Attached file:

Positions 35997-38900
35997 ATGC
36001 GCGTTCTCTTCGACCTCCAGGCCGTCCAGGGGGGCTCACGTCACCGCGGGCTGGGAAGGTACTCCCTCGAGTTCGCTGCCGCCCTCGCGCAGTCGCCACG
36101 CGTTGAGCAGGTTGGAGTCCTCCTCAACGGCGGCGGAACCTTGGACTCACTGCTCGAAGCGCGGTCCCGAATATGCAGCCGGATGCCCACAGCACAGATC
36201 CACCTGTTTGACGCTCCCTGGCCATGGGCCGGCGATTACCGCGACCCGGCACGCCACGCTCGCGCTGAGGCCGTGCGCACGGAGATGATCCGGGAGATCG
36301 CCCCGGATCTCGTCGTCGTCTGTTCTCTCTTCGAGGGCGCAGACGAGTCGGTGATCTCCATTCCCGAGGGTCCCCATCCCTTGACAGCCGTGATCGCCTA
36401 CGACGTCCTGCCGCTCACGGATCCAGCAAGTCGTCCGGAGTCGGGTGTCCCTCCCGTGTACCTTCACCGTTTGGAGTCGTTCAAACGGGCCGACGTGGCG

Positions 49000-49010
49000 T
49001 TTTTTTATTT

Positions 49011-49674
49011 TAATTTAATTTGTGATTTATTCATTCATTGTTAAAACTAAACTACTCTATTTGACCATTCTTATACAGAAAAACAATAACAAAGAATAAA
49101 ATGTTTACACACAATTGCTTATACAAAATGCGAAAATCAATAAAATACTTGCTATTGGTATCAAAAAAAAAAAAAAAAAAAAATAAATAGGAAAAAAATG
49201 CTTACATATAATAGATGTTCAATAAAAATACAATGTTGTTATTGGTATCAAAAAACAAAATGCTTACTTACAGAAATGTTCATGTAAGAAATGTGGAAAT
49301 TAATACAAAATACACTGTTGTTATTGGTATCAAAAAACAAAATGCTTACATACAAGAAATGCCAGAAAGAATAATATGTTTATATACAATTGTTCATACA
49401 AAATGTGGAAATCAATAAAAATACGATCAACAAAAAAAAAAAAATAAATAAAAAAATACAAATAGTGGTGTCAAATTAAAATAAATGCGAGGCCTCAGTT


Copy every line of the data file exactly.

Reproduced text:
Positions 35997-38900
35997 ATGC
36001 GCGTTCTCTTCGACCTCCAGGCCGTCCAGGGGGGCTCACGTCACCGCGGGCTGGGAAGGTACTCCCTCGAGTTCGCTGCCGCCCTCGCGCAGTCGCCACG
36101 CGTTGAGCAGGTTGGAGTCCTCCTCAACGGCGGCGGAACCTTGGACTCACTGCTCGAAGCGCGGTCCCGAATATGCAGCCGGATGCCCACAGCACAGATC
36201 CACCTGTTTGACGCTCCCTGGCCATGGGCCGGCGATTACCGCGACCCGGCACGCCACGCTCGCGCTGAGGCCGTGCGCACGGAGATGATCCGGGAGATCG
36301 CCCCGGATCTCGTCGTCGTCTGTTCTCTCTTCGAGGGCGCAGACGAGTCGGTGATCTCCATTCCCGAGGGTCCCCATCCCTTGACAGCCGTGATCGCCTA
36401 CGACGTCCTGCCGCTCACGGATCCAGCAAGTCGTCCGGAGTCGGGTGTCCCTCCCGTGTACCTTCACCGTTTGGAGTCGTTCAAACGGGCCGACGTGGCG

Positions 49000-49010
49000 T
49001 TTTTTTATTT

Positions 49011-49674
49011 TAATTTAATTTGTGATTTATTCATTCATTGTTAAAACTAAACTACTCTATTTGACCATTCTTATACAGAAAAACAATAACAAAGAATAAA
49101 ATGTTTACACACAATTGCTTATACAAAATGCGAAAATCAATAAAATACTTGCTATTGGTATCAAAAAAAAAAAAAAAAAAAAATAAATAGGAAAAAAATG
49201 CTTACATATAATAGATGTTCAATAAAAATACAATGTTGTTATTGGTATCAAAAAACAAAATGCTTACTTACAGAAATGTTCATGTAAGAAATGTGGAAAT
49301 TAATACAAAATACACTGTTGTTATTGGTATCAAAAAACAAAATGCTTACATACAAGAAATGCCAGAAAGAATAATATGTTTATATACAATTGTTCATACA
49401 AAATGTGGAAATCAATAAAAATACGATCAACAAAAAAAAAAAAATAAATAAAAAAATACAAATAGTGGTGTCAAATTAAAATAAATGCGAGGCCTCAGTT